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American Journal of Cancer

, Volume 2, Issue 3, pp 151–168 | Cite as

New Approaches to the Treatment of Actinic Keratosis

Leading Article

Abstract

Actinic keratoses are hyperkeratotic skin lesions that represent focal abnormal proliferation of epidermal keratinocytes. The major cause of actinic keratoses in otherwise healthy Caucasians appears to be exposure to the sun. Since they are commonly associated with squamous cell carcinoma (SCC) of photodamaged skin, therapy and prevention of these actinic keratoses are important steps to decrease the occurrence of SCC.

New approaches to prevention include new advances in sunscreen that can block ultraviolet-A (UVA) rays more effectively. The major new advance in this regard is the use of microfine zinc oxide in sunscreens.

Photodynamic therapy of actinic keratoses can now be done by first applying an aminolevulinic acid (ALA) solution to the site, followed 14–18 hours later by photoactivation using a fluorescent blue light source. ALA is a pro-drug that is not photoactive; it is converted in the actinic keratosis to protoporphyrin disodium, which is the photoactive form of the drug. The complete response rate (complete clearing of actinic keratoses, evaluated individually) was 84% with ALA photodynamic therapy (ALA-PDT).

A topical 3% diclofenac gel (Solaraze™) is US FDA approved to treat actinic keratoses; it has a maximum complete response rate of about 47%. In addition, a topical 5% imiquimod cream (Aldara™) is also being used to treat actinic keratoses (off-label use), with complete clearing response rates of 40–87%.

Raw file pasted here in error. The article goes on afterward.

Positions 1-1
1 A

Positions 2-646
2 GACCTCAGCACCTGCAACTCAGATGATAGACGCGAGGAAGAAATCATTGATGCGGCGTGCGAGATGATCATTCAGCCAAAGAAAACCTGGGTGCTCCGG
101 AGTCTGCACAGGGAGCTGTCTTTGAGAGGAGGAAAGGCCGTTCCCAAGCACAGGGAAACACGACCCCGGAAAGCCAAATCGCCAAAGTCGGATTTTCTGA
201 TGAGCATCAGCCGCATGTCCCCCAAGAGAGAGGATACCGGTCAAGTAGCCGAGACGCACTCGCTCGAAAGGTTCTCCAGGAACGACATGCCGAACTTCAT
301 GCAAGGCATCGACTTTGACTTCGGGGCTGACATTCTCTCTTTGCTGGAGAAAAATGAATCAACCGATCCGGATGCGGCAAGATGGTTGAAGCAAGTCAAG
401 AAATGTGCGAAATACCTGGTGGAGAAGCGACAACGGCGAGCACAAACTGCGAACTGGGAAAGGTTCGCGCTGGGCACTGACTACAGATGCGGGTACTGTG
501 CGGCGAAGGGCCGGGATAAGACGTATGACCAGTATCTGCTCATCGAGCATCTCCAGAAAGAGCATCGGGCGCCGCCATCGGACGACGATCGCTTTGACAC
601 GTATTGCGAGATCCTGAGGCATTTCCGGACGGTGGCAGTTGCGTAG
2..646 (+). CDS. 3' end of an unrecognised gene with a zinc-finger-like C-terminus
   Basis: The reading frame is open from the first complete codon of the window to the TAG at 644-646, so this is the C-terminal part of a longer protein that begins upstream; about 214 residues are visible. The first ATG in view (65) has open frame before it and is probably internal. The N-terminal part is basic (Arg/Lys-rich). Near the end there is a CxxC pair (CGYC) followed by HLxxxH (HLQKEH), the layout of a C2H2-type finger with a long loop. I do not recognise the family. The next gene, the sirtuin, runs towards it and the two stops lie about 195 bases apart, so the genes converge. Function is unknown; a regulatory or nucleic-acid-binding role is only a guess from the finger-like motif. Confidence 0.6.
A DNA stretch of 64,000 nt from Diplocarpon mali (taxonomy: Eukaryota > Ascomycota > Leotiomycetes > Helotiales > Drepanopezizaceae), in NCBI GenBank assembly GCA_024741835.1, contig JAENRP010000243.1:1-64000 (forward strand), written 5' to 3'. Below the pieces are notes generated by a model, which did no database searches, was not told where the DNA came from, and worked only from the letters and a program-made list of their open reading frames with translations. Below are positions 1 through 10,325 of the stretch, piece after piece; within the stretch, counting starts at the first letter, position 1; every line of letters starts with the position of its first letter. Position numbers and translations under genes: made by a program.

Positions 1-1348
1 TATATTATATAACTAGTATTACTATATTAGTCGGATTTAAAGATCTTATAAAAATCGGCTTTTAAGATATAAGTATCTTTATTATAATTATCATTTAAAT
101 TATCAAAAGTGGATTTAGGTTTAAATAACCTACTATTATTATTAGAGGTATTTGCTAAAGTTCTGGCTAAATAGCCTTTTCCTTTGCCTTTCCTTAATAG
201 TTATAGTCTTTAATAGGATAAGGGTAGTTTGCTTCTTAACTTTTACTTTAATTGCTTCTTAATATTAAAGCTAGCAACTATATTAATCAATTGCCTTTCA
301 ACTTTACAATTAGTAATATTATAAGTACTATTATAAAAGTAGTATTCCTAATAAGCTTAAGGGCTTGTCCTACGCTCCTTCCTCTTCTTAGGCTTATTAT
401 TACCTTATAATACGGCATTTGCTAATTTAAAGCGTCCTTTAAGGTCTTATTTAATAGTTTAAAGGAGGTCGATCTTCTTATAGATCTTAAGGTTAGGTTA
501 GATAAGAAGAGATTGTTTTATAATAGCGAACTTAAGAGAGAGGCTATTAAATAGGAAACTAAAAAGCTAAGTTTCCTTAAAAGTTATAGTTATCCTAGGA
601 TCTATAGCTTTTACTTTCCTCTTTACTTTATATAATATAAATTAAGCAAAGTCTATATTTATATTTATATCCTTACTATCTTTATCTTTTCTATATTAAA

A 0.5% fluorouracil cream product in a new microsponge delivery system (Carac®) has been approved by the US FDA for treatment of actinic keratoses of the face and scalp. This product is approved for once daily application and completely clears 48% of target actinic keratoses. The marketing of the fluorouracil cream suggests that since only l/40th as much fluorouracil is absorbed systemically, it is theoretically safer for treatment of actinic keratoses and may minimize adverse reactions that could occur in patients with dihydropyrimidine dehydrogenase (DPD) deficiency.

In this review we re-evaluate the status of studies using the older 2–5% fluorouracil (Efudex®) products to treat actinic keratoses as well as do a postmarketing review of adverse reactions with these older, well established products. The limited studies available suggest a complete response rate of 75–86% with 2–5% Efudex®. A postmarketing evaluation of 31 years of adverse drug reaction reports is presented, which demonstrates that the incidence of severe systemic reactions is very low and in the range of 1 in 1 949 288 prescriptions (seven cases in 31 years). A relationship between DPD deficiency and severe systemic toxicity is not suggested by these postmarketing adverse drug reaction data. Furthermore, recent studies in cancer patients suggest that DPD deficiency does not by itself explain severe reactions to systemically administered fluorouracil. A detailed comparison of Carac® and Efudex® is presented.

Keywords

Complete Response Rate Imiquimod Actinic Keratosis Actinic Keratosis Lesion Photodamaged Skin 
These keywords were added by machine and not by the authors. This process is experimental and the keywords may be updated as the learning algorithm improves.

Notes

Acknowledgements

Dr Jeffes is a consultant for ICM Pharm and has done contract work for them. ICN provided funding to support the production of this review.

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Copyright information

© Adis Data Information BV 2003

Authors and Affiliations

  1. 1.Department of Dermatology at Veterans Affairs — Long BeachUniversity of California-IrvineLong BeachUSA
  2. 2.Long BeachUSA

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